NOT IMMUNE. Meanwhile, in real estate--where Zuckerman says he is having his best year ever--Boston Properties' stock has been under pressure. The real estate investment trust owns 116 office properties concentrated in the Northeast and San Francisco, totaling 21.5 million square feet. The REIT went public in June, 1997, at 25 and reached as high as 37, but has fallen back to 30. While the stock is down 9% this year, that's a far better showing than the Morgan Stanley REIT Index, which is off 17% (chart). Why? Analysts praise Boston Properties' portfolio, which includes the recent purchase of San Francisco's Embarcadero Center, and for developing properties, such as the two sites it recently scooped up in New York's Times Square.

Still, the company isn't immune to fears that the real estate market has peaked. "Boston Properties has significant exposure to the financial services industry," notes analyst David Kostin of Goldman, Sachs & Co. And it is heavily skewed to the fortunes of New York City, where three towers account for 43% of its annualized income.

New York's prosperity has also been key to the Daily News. But the six-year-old investment will need more to pay off. Zuckerman says the paper is profitable but having only an "average" year. One reason: the two-year-old assault on the Sunday edition by its smaller rival, the New York Post, owned by Rupert Murdoch. Sales are down from 952,000 before the Sunday Post was launched with a mere 25 cents cover price vs. $1.50 for the News; in the six months ended Sept. 30, the Sunday News sold an average of 810,000 copies, says the Audit Bureau of Circulations Inc. (The Post reported Sunday circulation of 382,000 and now sells for 50 cents, vs. the News's $1.) Zuckerman and Drasner don't release financial results but say circulation is now rising.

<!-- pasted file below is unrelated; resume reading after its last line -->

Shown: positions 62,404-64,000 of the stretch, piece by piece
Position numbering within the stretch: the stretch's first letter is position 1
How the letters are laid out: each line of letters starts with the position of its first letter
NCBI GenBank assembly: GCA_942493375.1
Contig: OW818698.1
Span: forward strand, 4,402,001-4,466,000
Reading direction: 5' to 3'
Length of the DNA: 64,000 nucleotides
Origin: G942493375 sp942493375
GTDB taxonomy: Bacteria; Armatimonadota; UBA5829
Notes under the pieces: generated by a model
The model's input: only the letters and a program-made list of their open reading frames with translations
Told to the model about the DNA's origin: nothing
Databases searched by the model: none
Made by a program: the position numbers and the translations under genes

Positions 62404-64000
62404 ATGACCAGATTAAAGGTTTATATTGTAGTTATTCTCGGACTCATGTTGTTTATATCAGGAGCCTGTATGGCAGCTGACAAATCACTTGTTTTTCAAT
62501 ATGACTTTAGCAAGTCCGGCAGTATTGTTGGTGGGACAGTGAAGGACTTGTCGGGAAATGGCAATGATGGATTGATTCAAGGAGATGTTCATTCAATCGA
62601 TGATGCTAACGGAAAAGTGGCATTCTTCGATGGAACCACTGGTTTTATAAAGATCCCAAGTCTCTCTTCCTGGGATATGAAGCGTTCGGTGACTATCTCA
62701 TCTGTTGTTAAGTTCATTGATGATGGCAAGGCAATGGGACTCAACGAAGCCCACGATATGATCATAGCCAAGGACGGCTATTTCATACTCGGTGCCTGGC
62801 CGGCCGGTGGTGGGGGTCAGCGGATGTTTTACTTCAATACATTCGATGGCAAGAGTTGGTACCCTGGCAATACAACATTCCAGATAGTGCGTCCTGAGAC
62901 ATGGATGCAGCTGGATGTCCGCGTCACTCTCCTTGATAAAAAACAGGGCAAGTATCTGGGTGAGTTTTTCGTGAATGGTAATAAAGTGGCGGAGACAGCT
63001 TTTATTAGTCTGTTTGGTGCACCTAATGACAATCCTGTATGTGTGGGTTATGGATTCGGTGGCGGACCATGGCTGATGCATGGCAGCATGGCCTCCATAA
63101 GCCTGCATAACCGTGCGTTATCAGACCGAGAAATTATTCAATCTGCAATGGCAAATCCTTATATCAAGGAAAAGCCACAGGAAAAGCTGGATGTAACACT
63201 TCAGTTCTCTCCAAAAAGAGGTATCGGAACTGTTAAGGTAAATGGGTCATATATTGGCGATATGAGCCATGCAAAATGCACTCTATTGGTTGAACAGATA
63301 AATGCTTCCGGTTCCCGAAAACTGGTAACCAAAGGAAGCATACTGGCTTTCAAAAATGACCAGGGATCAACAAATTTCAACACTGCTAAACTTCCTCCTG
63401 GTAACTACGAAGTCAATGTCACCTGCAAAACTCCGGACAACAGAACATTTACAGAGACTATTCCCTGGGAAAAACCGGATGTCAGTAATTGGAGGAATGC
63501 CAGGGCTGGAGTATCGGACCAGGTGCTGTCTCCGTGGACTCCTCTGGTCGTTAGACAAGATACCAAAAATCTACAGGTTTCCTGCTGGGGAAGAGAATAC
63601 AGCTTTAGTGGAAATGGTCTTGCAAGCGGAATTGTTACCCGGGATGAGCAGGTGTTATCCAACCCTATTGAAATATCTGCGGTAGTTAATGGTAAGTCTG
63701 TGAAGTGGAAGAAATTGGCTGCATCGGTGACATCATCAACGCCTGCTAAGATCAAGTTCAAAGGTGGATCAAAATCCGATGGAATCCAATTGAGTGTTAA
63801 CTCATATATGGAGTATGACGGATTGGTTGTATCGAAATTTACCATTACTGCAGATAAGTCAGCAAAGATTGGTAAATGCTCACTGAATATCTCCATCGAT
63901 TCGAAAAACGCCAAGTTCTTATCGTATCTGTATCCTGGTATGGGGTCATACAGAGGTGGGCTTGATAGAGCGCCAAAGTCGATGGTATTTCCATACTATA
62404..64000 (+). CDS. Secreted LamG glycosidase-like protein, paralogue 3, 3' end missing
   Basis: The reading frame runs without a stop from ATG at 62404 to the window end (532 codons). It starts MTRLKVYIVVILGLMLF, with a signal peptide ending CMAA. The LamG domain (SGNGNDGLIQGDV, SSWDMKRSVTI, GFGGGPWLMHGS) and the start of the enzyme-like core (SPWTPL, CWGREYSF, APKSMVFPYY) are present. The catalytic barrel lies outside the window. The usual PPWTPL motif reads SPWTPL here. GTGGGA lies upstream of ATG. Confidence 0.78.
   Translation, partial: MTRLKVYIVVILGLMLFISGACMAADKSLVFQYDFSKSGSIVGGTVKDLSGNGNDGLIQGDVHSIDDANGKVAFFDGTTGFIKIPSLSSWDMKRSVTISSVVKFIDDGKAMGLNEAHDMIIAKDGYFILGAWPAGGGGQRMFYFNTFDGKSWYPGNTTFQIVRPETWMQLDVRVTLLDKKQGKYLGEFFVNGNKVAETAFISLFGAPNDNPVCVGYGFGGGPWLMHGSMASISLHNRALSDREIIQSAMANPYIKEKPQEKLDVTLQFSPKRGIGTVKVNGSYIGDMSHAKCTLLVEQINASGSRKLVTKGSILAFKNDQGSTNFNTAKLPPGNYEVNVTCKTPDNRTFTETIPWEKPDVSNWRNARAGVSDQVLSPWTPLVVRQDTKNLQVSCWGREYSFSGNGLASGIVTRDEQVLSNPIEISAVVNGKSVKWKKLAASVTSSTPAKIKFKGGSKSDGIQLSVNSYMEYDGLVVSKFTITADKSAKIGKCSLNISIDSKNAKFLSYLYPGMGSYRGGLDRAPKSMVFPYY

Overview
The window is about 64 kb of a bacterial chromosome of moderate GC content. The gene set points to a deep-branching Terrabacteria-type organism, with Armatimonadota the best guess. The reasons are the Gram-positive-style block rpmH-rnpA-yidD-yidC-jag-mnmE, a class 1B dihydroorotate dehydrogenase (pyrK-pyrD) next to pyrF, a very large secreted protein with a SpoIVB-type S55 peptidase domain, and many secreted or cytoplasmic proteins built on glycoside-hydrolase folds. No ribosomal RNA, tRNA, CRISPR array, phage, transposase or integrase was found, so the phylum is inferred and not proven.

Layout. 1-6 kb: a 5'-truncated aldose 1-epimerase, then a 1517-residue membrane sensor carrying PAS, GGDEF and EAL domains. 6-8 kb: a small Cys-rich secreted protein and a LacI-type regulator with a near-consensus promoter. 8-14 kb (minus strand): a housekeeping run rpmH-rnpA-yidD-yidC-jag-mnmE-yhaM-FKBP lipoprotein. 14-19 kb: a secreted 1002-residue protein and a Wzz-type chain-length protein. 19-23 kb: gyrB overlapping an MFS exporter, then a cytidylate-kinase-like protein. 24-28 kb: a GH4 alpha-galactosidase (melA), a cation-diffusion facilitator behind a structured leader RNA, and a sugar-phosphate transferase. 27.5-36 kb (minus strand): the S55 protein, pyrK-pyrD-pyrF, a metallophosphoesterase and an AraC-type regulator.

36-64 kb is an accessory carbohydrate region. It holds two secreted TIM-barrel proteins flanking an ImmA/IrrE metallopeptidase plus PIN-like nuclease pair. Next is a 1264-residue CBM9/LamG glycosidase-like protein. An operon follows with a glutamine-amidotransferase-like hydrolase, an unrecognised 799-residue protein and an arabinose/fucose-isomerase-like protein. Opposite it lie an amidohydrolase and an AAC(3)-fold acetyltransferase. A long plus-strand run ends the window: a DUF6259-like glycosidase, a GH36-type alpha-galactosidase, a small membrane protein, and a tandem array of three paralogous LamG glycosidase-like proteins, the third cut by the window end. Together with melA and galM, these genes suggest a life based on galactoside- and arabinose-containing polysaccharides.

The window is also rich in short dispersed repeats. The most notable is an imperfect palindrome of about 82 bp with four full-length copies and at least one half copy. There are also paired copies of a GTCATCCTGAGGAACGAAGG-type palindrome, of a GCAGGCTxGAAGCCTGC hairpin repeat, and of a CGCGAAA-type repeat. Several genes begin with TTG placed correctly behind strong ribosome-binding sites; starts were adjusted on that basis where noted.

MORT ZUCKERMAN: SWEETHEART, GET ME REWRITE

Whether they can ever take their media holdings public will depend on deriving steady, growing profits from the News, says newspaper analyst John Morton of Morton Research Inc. "Obviously, Murdoch's starting a Sunday paper has hurt them," he says. So Zuckerman has tapped veteran editor Edward A. Kosner to oversee the edition of the paper that accounts for 40% of its overall revenues. But instead of reporting to Daily News Editor-in-Chief Debby Krenek, Kosner reports to Zuckerman's editorial chieftain, Harold M. Evans. This has fueled speculation that Krenek will be the latest in Zuckerman's coterie of departing editors. Zuckerman denies this.

And true to form, he is relentlessly upbeat despite the new pressures facing him, especially at his public companies. "You have to recognize that you don't own the assets anymore, you own stock in that company," he says. "You're on a different kind of treadmill." And, as he found with AGT, the treadmill can occasionally come to a jolting stop.